Chinese Inpired Silk Dress

Maybe you’re beginning to get sick of hearing about all the wonderful fabrics my mother gives to me? Sorry, but here’s yet another such post. This Chinese silk she purchased on my behalf, on a trip to that Eastern fabric wonderland. The pattern is lovely, with many different motives, like happy dragons, sea folk and floral patterns. I think it is quite like a fairytale.

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My greatest challenge was to use the 3 metres long and 72 cm wide fabric wisely. Because of the motives, the fabric could only be used in one direction, so I couldn’t get as much fabric from it as if I could have used it in both directions. Therefore I sketched and scrapped several ideas before I started the pattern making.

Making the mockup

As usual, I layed the fabric out on the mannequin and pinned it down and cut away superfluous fabric, in the way that made the fewest wrinkles.
The vest-like top of the dress, cut in one piece, with the only two seams in the sides.
The skirt part, where I tried to get as great a circumference as possible out of the narrow fabric. I ended up with three panels – one in the front and two in the back. As you can see, I had not yet decided whether to make the vest and skirt as separate pieces, only sewn together in the back and closed with push buttons in front, or sewn together the whole way around. Because of limited amounts of fabric and lack of persistence, I ended with the latter.

After having made the mockup and transferred it to pattern paper, I was ready to cut the precious fabric. To my horror, I found out that I had made the fancy “one-piece-vest-part” too wide for the fabric. I had to divide this part in three, by making seams at the usual place, at the shoulders.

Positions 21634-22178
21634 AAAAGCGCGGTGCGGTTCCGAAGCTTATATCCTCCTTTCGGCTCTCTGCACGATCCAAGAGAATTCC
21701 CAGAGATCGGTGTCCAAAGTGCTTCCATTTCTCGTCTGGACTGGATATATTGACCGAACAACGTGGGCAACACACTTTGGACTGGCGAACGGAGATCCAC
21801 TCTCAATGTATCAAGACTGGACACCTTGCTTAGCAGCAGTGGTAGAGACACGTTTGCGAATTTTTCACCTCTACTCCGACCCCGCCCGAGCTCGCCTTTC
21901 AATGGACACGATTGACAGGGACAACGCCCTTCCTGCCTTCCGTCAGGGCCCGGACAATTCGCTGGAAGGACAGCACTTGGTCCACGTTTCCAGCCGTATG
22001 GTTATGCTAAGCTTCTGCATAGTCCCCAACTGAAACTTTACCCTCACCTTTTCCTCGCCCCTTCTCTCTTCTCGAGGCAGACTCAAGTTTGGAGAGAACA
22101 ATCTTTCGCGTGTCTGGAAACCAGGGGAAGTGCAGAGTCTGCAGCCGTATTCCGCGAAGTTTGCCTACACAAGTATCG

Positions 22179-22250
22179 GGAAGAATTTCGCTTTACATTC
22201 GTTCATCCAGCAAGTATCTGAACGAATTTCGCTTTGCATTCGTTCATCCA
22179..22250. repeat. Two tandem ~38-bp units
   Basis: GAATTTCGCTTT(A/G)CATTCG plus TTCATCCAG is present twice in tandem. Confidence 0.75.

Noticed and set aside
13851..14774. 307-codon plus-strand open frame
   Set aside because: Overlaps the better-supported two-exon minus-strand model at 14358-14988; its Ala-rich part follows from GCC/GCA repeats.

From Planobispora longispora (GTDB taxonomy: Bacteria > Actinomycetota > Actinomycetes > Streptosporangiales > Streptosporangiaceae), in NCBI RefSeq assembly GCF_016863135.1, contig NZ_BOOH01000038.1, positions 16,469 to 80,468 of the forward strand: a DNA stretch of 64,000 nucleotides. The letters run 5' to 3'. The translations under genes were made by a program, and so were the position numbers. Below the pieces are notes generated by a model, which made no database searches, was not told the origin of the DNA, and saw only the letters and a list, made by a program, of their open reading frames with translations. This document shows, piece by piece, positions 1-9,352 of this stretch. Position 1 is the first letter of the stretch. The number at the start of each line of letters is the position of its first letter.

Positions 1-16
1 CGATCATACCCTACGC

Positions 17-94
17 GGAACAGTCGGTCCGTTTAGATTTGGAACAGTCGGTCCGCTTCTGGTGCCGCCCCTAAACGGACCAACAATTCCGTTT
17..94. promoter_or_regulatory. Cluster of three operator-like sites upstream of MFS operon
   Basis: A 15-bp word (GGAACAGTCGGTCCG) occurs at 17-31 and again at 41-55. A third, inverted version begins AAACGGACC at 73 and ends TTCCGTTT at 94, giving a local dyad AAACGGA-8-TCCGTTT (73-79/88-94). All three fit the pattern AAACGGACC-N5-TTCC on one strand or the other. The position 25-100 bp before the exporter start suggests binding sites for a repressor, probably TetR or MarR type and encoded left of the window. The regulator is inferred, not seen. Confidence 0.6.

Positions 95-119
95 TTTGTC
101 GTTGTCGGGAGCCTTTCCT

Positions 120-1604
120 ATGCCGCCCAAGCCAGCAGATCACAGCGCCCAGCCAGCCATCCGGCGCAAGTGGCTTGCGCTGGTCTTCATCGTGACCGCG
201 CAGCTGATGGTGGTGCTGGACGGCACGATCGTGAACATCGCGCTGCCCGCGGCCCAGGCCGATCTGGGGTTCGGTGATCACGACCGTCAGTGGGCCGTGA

The unfortunate disproportion of the pattern (with “breast-fronts” in one part with the back)
A wiser dressmaker would have folded the pattern at the shoulder, to match the side seams, and the have cut it at the fold. I didn’t, but it turned out alright anyway.

Then, I was finally ready for cutting the fabric and sewing the dress!

I made my own Chinese fabric buttons. There are great instructions on Google.

The finished dress

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imageActually I haven’t tried the dress on since it was finished. I posted a photo of it on Facebook the same night, though, and received so many lovely comments, that I am highly motivated to make a proper photo shoot soon!  Unfortunately there’s freezing wind roaming outside, so I will wait some days, until spring find its way back to Denmark.

Spring Photoshoot!DSC04893

I remember well how we laughed at our Swedish friend, when we visited her in England and she proudly took us to a pond, which was called the “lake”. After five years in Denmark, my husband and I experience something similar, but concerning the “woods”. We are so happy to have found a Christmas tree plantage. This our piece of wood. <3DSC04897

We  are also very happy to have discovered a park, surrounding parts of preserved countryside. Here are some beautiful cherry trees, that are now covered with blossoms!DSC04923 DSC04925 DSC04934 DSC04941 DSC04948

I made  a new aquintance today. While trying to attract some pleasant ducks with bits of pizza, there came a white furry ball crashing through the bushes, towards me.  This dog was super happy to get some cuddling from a new friend, but his owner was a bit embarrased for him.DSC04962


2 thoughts on “Chinese Inpired Silk Dress”

    1. Thank you so much! I’m glad to hear.
      I also love this fabric. It is magical! Unfortunately, I don’t know more than that my mother found it at some silk factory in Beijing.

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